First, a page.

Cousins of the Rainbow

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The ethnic make-up of our diverse extended family is fascinating to me. Just as the British library is a mere glimpse into the collection that is our intellectual heritage, the Human Genome Project sequenced base pairs to give us insight into what it means to be a human being:

The Human Genome Project (HGP) was one of the great feats of exploration in history – an inward voyage of discovery rather than an outward exploration of the planet or the cosmos; an international research effort to sequence and map all of the genes – together known as the genome – of members of our species, Homo sapiens.

National Human Genome Research Institute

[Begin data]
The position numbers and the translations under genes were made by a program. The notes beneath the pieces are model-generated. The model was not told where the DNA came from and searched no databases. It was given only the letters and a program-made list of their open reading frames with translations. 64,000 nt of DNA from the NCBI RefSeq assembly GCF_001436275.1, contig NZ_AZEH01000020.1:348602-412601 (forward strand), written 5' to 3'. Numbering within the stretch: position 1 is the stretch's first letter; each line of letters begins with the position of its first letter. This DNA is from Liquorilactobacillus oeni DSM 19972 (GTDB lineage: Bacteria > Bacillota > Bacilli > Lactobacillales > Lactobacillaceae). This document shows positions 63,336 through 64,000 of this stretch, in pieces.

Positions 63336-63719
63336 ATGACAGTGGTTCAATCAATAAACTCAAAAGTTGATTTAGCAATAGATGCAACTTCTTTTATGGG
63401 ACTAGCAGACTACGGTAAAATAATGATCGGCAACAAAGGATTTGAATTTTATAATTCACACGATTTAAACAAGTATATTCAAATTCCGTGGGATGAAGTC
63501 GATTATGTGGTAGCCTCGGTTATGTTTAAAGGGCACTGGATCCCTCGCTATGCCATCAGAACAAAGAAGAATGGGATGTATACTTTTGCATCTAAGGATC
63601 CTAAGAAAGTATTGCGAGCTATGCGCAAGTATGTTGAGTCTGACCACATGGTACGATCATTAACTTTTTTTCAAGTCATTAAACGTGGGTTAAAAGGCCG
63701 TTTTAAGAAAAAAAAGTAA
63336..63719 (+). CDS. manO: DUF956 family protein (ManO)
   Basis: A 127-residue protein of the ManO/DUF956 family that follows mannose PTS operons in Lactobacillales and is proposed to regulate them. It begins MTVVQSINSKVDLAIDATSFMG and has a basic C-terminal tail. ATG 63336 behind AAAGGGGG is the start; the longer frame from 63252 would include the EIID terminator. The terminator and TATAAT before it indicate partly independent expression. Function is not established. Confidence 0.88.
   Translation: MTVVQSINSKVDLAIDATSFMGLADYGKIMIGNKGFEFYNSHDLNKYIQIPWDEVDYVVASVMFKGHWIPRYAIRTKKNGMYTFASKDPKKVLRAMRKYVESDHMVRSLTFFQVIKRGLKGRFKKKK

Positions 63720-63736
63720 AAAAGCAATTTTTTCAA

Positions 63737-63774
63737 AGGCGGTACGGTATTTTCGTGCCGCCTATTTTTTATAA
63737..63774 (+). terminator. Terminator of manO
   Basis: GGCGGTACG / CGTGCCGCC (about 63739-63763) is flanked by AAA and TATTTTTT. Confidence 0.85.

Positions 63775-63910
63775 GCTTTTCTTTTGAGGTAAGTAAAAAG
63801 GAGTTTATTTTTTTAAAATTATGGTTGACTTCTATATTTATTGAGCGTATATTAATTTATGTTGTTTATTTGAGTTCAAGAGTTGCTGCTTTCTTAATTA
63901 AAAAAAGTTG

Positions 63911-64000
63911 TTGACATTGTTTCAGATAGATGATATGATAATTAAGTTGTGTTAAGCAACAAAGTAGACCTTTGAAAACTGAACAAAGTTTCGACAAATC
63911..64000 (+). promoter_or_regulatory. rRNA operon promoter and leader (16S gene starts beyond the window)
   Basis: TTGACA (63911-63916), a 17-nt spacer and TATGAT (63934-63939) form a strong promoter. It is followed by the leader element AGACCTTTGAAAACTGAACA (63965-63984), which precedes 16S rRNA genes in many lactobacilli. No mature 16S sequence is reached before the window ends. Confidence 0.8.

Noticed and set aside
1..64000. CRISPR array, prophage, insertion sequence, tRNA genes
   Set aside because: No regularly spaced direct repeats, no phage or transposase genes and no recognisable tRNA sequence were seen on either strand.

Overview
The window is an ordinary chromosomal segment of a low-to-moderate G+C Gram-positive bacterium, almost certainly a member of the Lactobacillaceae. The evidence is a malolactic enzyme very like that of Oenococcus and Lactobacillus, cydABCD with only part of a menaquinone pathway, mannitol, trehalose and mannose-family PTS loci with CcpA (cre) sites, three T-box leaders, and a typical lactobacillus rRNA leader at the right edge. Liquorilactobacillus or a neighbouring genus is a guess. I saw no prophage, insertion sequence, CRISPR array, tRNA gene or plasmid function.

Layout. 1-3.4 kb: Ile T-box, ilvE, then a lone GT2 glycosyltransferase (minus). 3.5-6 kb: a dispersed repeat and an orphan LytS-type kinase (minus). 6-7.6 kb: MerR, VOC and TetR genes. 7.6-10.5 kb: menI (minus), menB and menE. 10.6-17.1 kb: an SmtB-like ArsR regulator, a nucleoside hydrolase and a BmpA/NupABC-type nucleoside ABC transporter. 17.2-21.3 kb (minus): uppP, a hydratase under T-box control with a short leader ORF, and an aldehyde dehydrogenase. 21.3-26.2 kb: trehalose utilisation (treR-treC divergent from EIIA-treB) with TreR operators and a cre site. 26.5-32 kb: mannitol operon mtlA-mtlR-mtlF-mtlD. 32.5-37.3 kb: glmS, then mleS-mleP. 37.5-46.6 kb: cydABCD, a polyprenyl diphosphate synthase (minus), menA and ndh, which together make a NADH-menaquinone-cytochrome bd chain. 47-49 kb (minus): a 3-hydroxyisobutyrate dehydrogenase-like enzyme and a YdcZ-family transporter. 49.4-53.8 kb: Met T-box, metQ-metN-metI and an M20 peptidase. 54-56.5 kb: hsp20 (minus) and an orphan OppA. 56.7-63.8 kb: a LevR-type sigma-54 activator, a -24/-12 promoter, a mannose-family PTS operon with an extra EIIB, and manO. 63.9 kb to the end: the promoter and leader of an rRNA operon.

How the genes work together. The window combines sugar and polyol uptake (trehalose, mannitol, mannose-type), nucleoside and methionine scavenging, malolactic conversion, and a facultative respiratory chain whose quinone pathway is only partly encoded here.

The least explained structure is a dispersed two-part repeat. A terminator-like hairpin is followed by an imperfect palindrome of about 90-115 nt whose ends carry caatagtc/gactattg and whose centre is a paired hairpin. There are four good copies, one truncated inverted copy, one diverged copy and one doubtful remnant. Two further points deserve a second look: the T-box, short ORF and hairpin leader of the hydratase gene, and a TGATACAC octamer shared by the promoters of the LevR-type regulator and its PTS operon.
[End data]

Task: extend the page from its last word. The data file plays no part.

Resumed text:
I love that it is described as ‘an inward journey’, it seems much like this blog. I try and gather evidence of our history anywhere I can, because snippets of articles help me find pieces of our family story, and get me wandering in all sorts of directions. Much like this quote below:

Indians, who began arriving in large numbers in the 1960s, were slower to mix. They are now doing so—but along Jewish, rather than Irish, lines. For them, assimilation follows education: according to research by Raya Muttarak and Anthony Heath, Indians with degrees are far more likely to marry whites. Indians are not so much marrying into the white majority as into its suburban middle class, says Shamit Saggar at the University of Essex.

The Economist on British Ethnic diversity

There is an abruptness to the language, and the scooping, labelled generalisations do nothing for the image of The Economist. Despite this, however, it is one of the only articles I have found that tackles the subject.

I certainly hope I get to write more about it, or, for that matter, read about it.

 

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